THE EARLIER THE DIAGNOSIS THE BETTER

Broken bones caused by osteoporosis need to be diagnosed and treated as soon as possible. 80% of patients with a late diagnosis wish they had received it earlier.1

After a hip fracture, your risk of a second hip fracture is 5 times higher within the first year.2 And the risk of breaking another bone is also high for other types of broken bones.3

Your doctor will be able to recommend the most appropriate and effective treatment to reduce your risk of further fractures.4

WHAT MIGHT MY DOCTOR ASK ME?

Osteoporosis is diagnosed by reviewing your medical history and may involve some specific tests that look at your bone strength.

Your doctor will firstly talk to you about:4

  • Lifestyle – a doctor will ask about your diet, calcium and vitamin D intake, your exercise habits and if you smoke or drink alcohol.
  • Family history – let your doctor know if you have parents, siblings or other family members who have experienced fractures in the past.
  • Medical history – certain conditions can impact your bone strength, and your doctor will want to check what medications you are currently taking.

YOU MAY NEED A BONE SCAN TO IDENTIFY OSTEOPOROSIS

If you are at risk, enquire your doctor about a simple bone scan, which measures the bone density in your spine and hip. This test is called a DEXA (dual-energy x-ray absorptiometry).

A DEXA scan is:5

  • Painless, non-invasive and you remain clothed during the procedure.
  • Very safe. It emits a much lower level of radiation than a standard x-ray
  • Takes 10 to 20 minutes to complete.
  • The result of the test is called T-score, which helps to diagnose osteoporosis and guides your treatment plan.

THERE'S HOPE – BROKEN BONES CAN BE PREVENTED

OSTEOPOROSIS TREATMENTS HELP STRENGTHEN YOUR BONES AND REDUCE THE RISK OF FRACTURES4,6

  • Your doctor may select a treatment option, which could include a prescription medicine to help strengthen your bones. They do this by looking at your own risk profile, which includes your risk of certain types of fractures, any medical conditions you have and other medicines you currently take.4,6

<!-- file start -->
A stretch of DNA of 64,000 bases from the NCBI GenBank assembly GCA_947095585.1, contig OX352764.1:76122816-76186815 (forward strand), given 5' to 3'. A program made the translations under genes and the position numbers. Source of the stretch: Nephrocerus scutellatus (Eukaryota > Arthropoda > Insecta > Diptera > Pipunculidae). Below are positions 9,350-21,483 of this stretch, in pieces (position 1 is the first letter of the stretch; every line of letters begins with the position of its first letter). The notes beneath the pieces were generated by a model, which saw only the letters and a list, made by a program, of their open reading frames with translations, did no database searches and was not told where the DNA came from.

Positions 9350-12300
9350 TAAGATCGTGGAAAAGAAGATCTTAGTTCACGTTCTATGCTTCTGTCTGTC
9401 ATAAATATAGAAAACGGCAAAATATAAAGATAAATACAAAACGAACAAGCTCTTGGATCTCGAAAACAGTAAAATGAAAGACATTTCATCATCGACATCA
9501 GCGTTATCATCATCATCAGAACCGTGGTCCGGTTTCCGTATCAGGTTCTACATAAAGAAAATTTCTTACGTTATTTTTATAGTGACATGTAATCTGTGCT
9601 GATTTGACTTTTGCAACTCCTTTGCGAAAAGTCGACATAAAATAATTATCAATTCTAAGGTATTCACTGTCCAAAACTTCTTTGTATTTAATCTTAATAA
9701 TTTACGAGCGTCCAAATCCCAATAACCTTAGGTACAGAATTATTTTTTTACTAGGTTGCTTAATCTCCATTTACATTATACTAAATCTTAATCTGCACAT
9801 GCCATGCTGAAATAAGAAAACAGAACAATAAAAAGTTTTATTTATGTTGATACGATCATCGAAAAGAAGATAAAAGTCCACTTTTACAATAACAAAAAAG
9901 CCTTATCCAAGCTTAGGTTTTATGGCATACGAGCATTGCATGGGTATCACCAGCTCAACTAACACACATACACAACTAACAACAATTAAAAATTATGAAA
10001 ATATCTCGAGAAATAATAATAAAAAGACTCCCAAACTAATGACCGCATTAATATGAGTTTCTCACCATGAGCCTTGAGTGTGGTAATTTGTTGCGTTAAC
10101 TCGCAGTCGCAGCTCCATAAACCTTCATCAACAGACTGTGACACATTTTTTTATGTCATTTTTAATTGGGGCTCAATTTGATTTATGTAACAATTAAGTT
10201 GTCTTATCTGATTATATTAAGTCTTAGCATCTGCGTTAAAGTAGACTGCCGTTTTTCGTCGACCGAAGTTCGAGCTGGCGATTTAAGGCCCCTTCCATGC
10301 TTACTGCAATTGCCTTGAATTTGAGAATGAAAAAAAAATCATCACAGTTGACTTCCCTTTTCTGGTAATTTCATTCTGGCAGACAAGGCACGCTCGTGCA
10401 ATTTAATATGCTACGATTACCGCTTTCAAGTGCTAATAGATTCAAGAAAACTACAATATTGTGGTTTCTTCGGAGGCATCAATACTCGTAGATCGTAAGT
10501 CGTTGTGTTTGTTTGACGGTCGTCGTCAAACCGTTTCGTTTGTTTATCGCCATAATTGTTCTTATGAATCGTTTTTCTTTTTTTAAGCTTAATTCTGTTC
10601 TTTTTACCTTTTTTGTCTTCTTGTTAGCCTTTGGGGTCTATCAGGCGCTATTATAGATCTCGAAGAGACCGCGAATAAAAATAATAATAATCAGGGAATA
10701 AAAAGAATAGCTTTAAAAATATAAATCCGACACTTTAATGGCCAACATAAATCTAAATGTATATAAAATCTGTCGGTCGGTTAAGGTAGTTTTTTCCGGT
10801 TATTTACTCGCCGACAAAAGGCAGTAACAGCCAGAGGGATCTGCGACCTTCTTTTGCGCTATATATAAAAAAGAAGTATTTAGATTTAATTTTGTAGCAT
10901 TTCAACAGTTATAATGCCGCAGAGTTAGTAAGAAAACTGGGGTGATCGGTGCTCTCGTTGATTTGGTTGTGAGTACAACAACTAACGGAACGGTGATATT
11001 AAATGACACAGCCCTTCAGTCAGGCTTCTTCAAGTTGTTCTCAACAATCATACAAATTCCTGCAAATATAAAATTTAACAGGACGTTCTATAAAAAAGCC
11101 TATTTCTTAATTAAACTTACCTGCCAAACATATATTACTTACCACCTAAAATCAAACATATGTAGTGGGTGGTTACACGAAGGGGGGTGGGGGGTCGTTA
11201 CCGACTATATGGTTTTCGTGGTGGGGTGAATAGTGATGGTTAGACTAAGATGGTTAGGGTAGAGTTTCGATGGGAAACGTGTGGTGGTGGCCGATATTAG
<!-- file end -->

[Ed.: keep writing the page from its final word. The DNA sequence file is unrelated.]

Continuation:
• Osteoporosis medicines have been shown to reduce the risk of different fracture types including spine, hip, leg and wrist fractures by 15–70% depending on the type of fracture.7,8
  • There are different types of osteoporosis medicines, they can be tablets or injections. Depending on the type you are prescribed they can be, and need to be taken or administered every day, once a week, once a month or once or twice a year.6
  • Your doctor might also recommend that you take calcium and vitamin D supplements, as this can help to make your osteoporosis medicine more effective.

Stay on your osteoporosis medicine.

It is important to remember that osteoporosis is a chronic condition; your medication may need to be taken for many years.9 Take your medication as directed by your doctor.

References

1 Amgen and International Osteoporosis Foundation. Fight the fracture IOF survey. 2017. www.iofbonehealth.org

2 Lee SH, et al. Acta Orthop Traumatol Turc 2016;50:437–42.

3 Balasubramanian A, et al. Osteoporos Int 2019;30:79–92.

4 International Osteoporosis Foundation. Love your bones: Protect your future. 2016. www.iofbonehealth.org

5 NHS. Bone density scan (DEXA scan). 2019. www.nhs.uk

6 Osteoporosis Australia. What you need to know about Osteoporosis. Consumer guide. 2017. www.osteoporosis.org.au

7 Kanis JA, et al. Osteoporos Int 2013;24:23–57.

8 Black DM, et al. N Engl J Med 2007;356:1809–22.

9 International Osteoporosis Foundation. Staying power: Closing the adherence gap in osteoporosis. 2006. www.iofbonehealth.org

10 Lyet J. The Journal of Lancaster General Hospital 2006;1.

11 Johansson H, et al. Osteoporos Int 2017;28:775–80.